In this archipelago, each Galapagos diving cruise promises extraordinary sightings, making it nothing short of a “must do once-in-a-lifetime experience” – whether you’re a beginning snorkeler swimming alongside playful sea lions or an advanced diver surrounded by a squadron of manta rays. Where else can you discover massive whale sharks patrolling the deep blue while schools of hammerhead shark block out the sun?
But in addition to offering some of the world’s best diving, what makes a Galapagos diving cruise even more of an attraction is that they also give travelers a chance to come ashore and find themselves face-to-face with Giant tortoises, endemic birds and a host of other land creatures. Adventurers can literally walk in the footsteps of Charles Darwin, the great naturalist who changed the way we think about life. If you’re interested in this bucket-list destination, here are just five Galapagos diving cruise sites that you can experience while visiting these “enchanted Islands.”
Dives around Darwin’s Arch can be absolutely overpowering, and divers often return to the boat in awe from their experiences.
1. Darwin Island Named in honor of the 19th century naturalist, this extinct volcano is situated in the northwest corner of the archipelago. Though no land visits are permitted here, around the island are diving sites like “Darwin’s Arch,” which promises amazing drift dives at an average depth of just 9 meters. Medium to strong currents are to be expected (making this site best for advanced divers), but these waters bring with them hammerheads, as well as Blacktip-, Silky- and Galapagos sharks – all in impressively large numbers! Plus, Whale sharks may also be seen between May – November.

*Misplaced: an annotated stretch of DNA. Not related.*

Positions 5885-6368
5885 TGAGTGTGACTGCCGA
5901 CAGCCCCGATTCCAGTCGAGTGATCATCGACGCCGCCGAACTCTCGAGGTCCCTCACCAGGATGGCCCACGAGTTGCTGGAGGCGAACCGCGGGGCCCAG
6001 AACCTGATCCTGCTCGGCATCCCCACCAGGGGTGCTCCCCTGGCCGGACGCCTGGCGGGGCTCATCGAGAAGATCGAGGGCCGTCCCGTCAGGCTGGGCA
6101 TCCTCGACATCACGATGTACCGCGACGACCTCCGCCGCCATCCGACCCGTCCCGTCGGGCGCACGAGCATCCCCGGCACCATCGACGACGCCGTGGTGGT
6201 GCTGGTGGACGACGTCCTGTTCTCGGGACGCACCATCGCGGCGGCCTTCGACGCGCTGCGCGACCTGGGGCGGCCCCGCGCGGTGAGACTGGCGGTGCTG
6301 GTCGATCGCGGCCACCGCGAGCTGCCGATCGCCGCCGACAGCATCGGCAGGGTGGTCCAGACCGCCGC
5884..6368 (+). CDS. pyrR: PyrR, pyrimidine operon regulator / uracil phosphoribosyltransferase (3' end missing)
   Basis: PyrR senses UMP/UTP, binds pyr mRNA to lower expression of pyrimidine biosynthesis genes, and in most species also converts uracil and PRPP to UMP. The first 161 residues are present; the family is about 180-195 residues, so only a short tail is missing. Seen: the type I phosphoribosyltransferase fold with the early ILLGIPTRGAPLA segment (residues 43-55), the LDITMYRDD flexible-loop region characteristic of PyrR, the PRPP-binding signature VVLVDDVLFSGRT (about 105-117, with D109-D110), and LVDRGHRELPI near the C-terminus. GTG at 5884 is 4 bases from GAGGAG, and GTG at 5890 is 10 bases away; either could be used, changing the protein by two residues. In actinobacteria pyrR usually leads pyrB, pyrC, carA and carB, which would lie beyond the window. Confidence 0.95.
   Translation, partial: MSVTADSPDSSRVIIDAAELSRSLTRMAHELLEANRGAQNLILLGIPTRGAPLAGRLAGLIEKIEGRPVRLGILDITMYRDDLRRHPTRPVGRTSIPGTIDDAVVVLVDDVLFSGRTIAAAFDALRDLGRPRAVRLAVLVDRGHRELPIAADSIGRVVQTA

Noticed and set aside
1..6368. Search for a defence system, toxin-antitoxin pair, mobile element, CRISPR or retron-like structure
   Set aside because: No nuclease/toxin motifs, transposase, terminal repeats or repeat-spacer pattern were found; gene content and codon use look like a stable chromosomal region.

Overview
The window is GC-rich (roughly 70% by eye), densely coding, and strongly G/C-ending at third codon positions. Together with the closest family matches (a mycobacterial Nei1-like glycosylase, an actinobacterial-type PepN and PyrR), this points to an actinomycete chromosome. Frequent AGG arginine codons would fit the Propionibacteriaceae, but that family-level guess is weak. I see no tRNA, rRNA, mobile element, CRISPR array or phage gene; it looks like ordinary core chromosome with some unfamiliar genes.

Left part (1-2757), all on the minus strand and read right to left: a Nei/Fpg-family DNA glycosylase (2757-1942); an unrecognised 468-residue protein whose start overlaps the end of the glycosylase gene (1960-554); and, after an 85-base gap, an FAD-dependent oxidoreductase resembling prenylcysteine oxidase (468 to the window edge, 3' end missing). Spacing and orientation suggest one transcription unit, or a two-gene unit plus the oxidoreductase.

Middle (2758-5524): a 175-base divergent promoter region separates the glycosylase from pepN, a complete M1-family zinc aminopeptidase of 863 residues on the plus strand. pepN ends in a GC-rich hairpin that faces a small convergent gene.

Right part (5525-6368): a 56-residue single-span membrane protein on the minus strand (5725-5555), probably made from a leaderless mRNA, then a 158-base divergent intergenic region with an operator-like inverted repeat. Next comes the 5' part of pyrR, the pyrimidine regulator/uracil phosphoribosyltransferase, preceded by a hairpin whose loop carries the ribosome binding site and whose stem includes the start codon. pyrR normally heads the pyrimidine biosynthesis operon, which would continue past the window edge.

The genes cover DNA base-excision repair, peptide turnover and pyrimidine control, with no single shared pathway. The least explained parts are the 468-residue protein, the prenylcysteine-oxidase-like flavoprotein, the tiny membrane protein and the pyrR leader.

2. Wolf Island Together with nearby Darwin Island, Wolf Island is the focal point of any Galapagos diving cruise, and no high-quality Ecuadorian diving charter will overlook this area. Like Darwin Island, no land visits are permitted here, though birds such as Red-footed boobies and vampire finches may be spotted from your boat. Schooling pelagics are the main draw, with sightings of hammerheads, Whitetip and Galapagos sharks common. Like with Darwin Island, whale sharks may also be seen here during the May-November diving season. Divers should also be on the lookout for red-lipped batfish, barracudas, moray eels and dolphins!
3. Cousins Rock This is one of the most photographically fruitful Galapagos diving cruise spots. So be prepared, as it is likely to provide some of the best fish and macro opportunities of your whole trip. Located about 2-1/2 hours by boat from central Santa Cruz Island’s northern dock, Cousins Rock’s wall and slope are nicely covered with black coral, small hard coral, sea fans, hydroid bushes and red sponges. Because of the many ledges and overhangs, small animals can hide well – including giant Galapagos sea horses, Longnose hawk fish and even frogfish. Out in the blue you might even spot mobula rays, mantas, Whitetip reef sharks and hammerhead sharks, or a large school of pelican barracuda. Cousin’s Rock is also known for the large groups of spotted eagle rays seen here, in addition to the many sea lions there that like to chase the schools of salema.